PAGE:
The Premier's commitment to introduce new rules on transparency and accountability for the Province again captures other parts of the broader public sector, including municipal governments.

In response to the Association’s letter to all the party leaders during the election, the Liberal Party stated with respect to the Accountability Act, that: “Ontario Liberals remain committed to expanding accountability in the public sector. If we form another government, we will work with AMO and the entire Broader Public Service to identify the best ways to expand accountability and give Ontarians confidence in their public service”.

AMO President Russ Powers wants the Association’s membership to know that AMO is very concerned that it has not been given any opportunity to work with the government prior to the Act’s reintroduction. A request for an urgent meeting has been sent to the Premier. “This government has an outstanding track record of pre-consulting and getting input and feedback, so this is an extremely surprising and disappointing situation“ says the AMO President.

We have been advised that this re-introduced Bill has been amended to address another area but apparently there is no change to the municipal government section. If the Bill introduced today is identical to the one previously introduced, then:

  • A municipal government must appoint a municipal Ombudsman, no matter its size and if it does not, then the Provincial Ombudsman becomes the municipal Ombudsman by default. The Municipal Act currently describes the function of an Ombudsman (S.223.13.(1)) as reporting to a council on an investigation of any decision or recommendation made or act done or omitted in the course of the administration of the municipality. Investigations can be triggered by individuals or by the designated Ombudsman.
  • Even if there is a municipally appointed local ombudsman, the Ontario Ombudsman would have the jurisdiction to investigate complaint(s) after a municipal Ombudsman has completed and reported on a complaint of maladministration or decides a complaint has no merit and dismisses it. In practice, this means an investigation undertaken by an independent ombudsman is not necessarily the last stop. It would also permit the Ontario Ombudsman to undertake a systemic investigation where she/he believes there is a more universal maladministration issue than in just one municipality.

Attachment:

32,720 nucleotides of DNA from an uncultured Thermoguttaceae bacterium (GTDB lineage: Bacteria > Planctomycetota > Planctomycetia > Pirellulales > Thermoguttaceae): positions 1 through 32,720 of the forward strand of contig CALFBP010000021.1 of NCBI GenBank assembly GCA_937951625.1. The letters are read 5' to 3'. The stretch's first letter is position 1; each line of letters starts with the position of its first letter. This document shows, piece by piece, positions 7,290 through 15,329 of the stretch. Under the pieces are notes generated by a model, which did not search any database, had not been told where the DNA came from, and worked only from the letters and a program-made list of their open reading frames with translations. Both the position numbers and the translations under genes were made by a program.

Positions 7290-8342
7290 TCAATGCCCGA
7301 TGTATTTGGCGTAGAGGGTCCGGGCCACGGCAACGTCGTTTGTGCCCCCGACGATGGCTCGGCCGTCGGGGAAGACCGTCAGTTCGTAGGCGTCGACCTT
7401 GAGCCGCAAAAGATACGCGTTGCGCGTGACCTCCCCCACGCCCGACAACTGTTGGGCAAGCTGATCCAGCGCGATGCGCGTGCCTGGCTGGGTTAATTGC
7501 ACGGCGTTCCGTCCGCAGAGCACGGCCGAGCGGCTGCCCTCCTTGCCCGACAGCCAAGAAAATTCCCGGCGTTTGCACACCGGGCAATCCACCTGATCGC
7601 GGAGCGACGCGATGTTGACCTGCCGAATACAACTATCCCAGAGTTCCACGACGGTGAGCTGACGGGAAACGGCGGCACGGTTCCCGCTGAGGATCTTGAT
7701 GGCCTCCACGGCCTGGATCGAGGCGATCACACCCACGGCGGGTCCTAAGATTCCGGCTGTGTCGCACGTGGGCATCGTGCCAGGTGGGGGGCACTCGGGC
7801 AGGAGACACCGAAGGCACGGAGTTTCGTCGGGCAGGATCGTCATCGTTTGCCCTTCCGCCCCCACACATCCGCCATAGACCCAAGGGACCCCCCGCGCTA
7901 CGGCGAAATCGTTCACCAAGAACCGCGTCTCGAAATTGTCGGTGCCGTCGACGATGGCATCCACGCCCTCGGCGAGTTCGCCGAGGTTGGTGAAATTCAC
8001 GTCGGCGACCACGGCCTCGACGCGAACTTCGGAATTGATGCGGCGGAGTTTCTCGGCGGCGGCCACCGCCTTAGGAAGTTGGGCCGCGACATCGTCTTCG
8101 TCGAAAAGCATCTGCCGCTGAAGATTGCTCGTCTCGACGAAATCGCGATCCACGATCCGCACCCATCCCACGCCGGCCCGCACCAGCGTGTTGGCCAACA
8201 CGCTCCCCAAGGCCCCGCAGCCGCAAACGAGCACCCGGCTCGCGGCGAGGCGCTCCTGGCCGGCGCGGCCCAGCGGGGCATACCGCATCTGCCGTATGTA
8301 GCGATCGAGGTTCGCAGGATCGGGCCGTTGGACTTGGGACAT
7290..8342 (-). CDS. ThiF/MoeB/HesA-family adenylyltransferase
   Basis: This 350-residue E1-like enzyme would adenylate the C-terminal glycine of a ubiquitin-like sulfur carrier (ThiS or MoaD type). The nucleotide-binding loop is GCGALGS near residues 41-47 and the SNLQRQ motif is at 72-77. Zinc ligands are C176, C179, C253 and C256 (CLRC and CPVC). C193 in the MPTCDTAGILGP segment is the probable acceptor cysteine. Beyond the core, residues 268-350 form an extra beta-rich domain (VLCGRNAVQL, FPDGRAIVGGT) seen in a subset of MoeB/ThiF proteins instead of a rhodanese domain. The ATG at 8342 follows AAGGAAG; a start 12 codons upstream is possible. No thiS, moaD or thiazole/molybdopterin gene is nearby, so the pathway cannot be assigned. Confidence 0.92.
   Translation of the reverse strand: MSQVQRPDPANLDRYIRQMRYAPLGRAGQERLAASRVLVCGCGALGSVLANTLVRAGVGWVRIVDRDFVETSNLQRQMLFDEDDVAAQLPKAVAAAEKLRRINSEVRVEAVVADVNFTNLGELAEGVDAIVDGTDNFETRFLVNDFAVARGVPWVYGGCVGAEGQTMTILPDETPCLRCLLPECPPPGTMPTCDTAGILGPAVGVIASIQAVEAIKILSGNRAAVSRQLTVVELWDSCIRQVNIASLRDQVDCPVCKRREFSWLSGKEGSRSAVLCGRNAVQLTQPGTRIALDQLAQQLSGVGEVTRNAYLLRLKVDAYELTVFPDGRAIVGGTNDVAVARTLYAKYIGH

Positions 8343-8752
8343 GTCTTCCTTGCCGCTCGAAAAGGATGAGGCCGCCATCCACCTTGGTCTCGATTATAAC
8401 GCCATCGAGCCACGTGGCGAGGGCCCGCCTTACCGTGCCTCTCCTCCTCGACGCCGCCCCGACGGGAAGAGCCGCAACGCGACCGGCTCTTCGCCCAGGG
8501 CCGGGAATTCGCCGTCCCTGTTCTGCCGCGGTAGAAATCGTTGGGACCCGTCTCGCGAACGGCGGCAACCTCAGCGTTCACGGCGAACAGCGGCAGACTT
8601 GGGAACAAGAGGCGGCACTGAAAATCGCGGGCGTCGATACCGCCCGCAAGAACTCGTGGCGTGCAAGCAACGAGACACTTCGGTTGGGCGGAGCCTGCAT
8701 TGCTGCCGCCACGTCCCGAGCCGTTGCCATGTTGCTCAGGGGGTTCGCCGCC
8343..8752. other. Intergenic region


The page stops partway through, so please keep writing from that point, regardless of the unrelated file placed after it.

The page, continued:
• In terms of closed meeting investigations, there is no change to the appointment of an investigator. In other words, the current default model continues such that if no one is appointed by the Council then the provincial Ombudsman has jurisdiction. However, as above for maladministration complaints, there will be an ‘appeal’ process to the Provincial Ombudsman.
  • For those municipal governments who do not appoint and by default fall under the services of the Ontario Ombudsman, there is no ability to have a review of his/her decision. In other words, there is no ability to have the decision of the Ontario Ombudsman reviewed.
  • The Bill also does not scope in anyway the review of a municipal ombudsman or closed meeting investigation.
  • There is no change to the legislative function of either an ombudsman or closed meeting investigation. The law continues to require that the function of these positions be independent and impartial; to maintain confidentiality and have credible investigative processes.
  • In terms of application to local boards, AMO was advised that the original Bill would not capture police services boards, library boards, boards of health, boards of long-term care and Children’s Aid Societies and municipal corporations created under S. 203 of the Municipal Act.
  • This means that these entities would remain out of the jurisdiction of any closed meeting investigator or ombudsman. At the time the Ontario Ombudsman had been promoting that his Office would have jurisdiction for these boards. AMO received written confirmation in the spring from the Minister of the day that Ontario’s Ombudsman would not oversee them. We assume that this has not changed; however, we do not have a copy of the Bill nor its intended regulations to ascertain this.
The additional oversight approach contained in this Bill suggests that all the closed meeting investigators – all learned professionals, including lawyers, are not trusted. Yet, there has been no evidence provided by the government that in its eyes the system is not functioning to meet the existing Acts’ provisions for independence and impartiality, confidentiality and a credible investigative process.

Again, we call on the Province to engage in active discussion with us before this legislation proceeds any further.
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